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Winter Safety Tips: Keeping Our Seniors Safe This Winter

Winter Safety Tips: Keeping Our Seniors Safe This Winter
Christine Kijek, RN, BSN, WON

Aging makes us more vulnerable to many things, especially in the winter. Cold temperatures bring challenges to seniors, here are 4 common hazards and how to avoid them.

Common Winter Safety Hazards

Common Safety Hazards Winter Safety Tips
Hypothermia Set the indoor temperature to 65 degrees or warmer and avoid going out on colder days.
Frostbite Keep yourself covered when going out. Wear boots with non-skid soles.
Fire & Carbon Monoxide Poisoning Install carbon monoxide and smoke detectors.
Falls Use non-skid mobility aids such as rubber tip canes.

1. Hypothermia

Senior citizens can lose body heat much faster than younger adults and are often unaware of lost body heat, which can be very dangerous. Hypothermia, or a body temperature of 95 degrees Fahrenheit or lower, can cause health problems that include:

  • Heart attack
  • Kidney disease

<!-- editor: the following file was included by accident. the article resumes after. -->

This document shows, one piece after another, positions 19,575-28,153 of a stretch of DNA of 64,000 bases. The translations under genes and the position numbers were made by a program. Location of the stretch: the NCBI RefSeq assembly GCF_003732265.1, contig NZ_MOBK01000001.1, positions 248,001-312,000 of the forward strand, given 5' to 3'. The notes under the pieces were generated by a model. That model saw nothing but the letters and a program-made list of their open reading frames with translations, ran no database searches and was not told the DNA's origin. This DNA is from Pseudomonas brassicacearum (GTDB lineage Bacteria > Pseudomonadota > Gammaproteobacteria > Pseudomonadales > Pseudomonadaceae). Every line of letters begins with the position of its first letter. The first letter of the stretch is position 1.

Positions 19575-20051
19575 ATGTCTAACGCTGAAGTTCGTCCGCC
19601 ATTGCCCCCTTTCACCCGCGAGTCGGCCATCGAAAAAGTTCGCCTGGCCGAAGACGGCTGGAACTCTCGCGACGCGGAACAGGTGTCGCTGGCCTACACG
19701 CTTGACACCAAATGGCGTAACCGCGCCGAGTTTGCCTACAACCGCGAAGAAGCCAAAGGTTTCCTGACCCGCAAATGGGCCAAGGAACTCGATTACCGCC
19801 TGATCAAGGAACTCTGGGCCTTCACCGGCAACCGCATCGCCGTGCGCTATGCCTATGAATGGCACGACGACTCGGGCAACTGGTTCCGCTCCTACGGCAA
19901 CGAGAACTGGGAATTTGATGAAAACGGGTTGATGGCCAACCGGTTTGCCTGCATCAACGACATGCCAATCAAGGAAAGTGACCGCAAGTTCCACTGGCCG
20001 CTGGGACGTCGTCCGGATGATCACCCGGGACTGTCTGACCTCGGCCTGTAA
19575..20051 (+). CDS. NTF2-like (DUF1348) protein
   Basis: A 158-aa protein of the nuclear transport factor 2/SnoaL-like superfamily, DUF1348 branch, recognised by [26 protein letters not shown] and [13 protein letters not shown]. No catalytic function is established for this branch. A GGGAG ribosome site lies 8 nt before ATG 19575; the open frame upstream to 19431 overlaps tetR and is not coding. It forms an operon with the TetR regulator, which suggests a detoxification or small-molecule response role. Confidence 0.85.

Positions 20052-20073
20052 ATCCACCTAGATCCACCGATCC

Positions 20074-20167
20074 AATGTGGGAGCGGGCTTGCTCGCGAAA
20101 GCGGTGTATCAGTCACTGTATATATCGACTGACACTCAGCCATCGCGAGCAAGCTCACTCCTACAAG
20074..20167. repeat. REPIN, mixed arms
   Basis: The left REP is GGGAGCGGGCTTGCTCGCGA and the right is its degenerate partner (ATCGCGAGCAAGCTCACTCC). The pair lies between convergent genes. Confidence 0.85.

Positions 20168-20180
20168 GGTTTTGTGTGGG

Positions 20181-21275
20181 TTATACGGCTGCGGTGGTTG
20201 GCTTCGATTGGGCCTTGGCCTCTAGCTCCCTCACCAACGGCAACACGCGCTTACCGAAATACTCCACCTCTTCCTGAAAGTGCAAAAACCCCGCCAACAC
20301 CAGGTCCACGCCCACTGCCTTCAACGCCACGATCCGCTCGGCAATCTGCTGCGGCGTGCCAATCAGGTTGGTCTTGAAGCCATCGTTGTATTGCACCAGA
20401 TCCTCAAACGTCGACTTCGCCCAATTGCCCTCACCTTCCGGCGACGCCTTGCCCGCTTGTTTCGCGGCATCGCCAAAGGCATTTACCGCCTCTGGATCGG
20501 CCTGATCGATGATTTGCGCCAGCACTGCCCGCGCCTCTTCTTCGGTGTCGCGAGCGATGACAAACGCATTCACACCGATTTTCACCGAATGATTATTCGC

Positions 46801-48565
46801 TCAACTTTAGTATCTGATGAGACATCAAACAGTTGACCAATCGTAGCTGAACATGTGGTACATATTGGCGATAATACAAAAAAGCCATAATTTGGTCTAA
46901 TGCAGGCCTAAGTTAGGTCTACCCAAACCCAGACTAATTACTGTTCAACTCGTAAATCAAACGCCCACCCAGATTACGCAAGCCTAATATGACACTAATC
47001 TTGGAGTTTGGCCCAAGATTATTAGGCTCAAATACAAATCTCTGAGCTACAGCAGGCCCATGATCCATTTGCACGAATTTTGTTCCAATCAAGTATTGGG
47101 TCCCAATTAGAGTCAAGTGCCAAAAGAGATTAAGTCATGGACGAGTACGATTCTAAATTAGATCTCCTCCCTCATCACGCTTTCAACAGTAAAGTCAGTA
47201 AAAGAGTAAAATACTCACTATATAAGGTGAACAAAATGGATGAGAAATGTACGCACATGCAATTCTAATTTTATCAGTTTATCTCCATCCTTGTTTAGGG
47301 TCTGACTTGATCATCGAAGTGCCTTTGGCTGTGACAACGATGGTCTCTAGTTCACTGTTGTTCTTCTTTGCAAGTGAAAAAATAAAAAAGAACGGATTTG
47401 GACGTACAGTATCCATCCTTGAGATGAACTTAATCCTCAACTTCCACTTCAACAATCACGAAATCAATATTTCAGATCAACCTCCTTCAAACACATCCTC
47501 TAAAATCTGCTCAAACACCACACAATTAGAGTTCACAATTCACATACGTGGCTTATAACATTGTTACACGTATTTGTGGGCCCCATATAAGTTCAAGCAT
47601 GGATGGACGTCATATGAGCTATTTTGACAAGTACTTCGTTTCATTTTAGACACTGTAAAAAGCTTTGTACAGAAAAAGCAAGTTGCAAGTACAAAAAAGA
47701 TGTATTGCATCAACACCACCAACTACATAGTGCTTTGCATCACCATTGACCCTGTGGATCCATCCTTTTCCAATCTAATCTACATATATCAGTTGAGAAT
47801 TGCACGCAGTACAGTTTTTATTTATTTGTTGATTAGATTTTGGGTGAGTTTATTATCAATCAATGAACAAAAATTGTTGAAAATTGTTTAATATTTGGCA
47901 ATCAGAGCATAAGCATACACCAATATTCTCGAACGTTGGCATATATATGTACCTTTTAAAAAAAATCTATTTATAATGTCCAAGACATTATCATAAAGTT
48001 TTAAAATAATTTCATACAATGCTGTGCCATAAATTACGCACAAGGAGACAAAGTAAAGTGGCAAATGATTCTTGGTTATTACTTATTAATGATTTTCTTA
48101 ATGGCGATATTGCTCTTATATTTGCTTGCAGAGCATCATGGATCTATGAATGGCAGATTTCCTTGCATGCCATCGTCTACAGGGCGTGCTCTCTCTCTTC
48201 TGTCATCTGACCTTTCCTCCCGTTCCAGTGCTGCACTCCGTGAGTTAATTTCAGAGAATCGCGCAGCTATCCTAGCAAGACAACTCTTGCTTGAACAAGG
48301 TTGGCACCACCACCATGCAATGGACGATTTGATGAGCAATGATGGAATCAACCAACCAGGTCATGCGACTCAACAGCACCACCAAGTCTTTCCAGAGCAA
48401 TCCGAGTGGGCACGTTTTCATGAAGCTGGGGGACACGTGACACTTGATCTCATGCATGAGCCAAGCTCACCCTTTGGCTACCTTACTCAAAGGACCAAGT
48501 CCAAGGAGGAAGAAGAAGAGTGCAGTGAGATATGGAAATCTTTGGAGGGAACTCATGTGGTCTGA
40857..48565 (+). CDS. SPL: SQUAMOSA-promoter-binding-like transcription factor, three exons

• Liver damage

If your house is cold, you can suffer from hypothermia as well. If a loved one resides in an extended care facility, it is important to note the temperature of their room. If it feels cold, it is important that they dress warmly. Spending an extended period outside increases the risk of hypothermia.

Signs of Hypothermia

Tips to avoid Hypothermia

  • Stay indoors on very cold days.
  • Set the indoor temperature to 65 degrees or warmer.
  • Shut doors of unused rooms and keep them closed.
  • Place a towel or draft stopper at the bottom of the doors.
  • Keep blinds and curtains closed.
  • Dress warmly (consider layering clothing)
  • Change wet clothing.
  • Wear socks and slippers.
  • If you need to go out in cold weather, wear a hat, gloves, scarf, coat, and boots.
  • Be sure you have warm blankets on the bed.
  • If you lose power, stay with a friend/relative that has power.
  • AVOID space heaters (these are a fire hazard)

2. Frostbite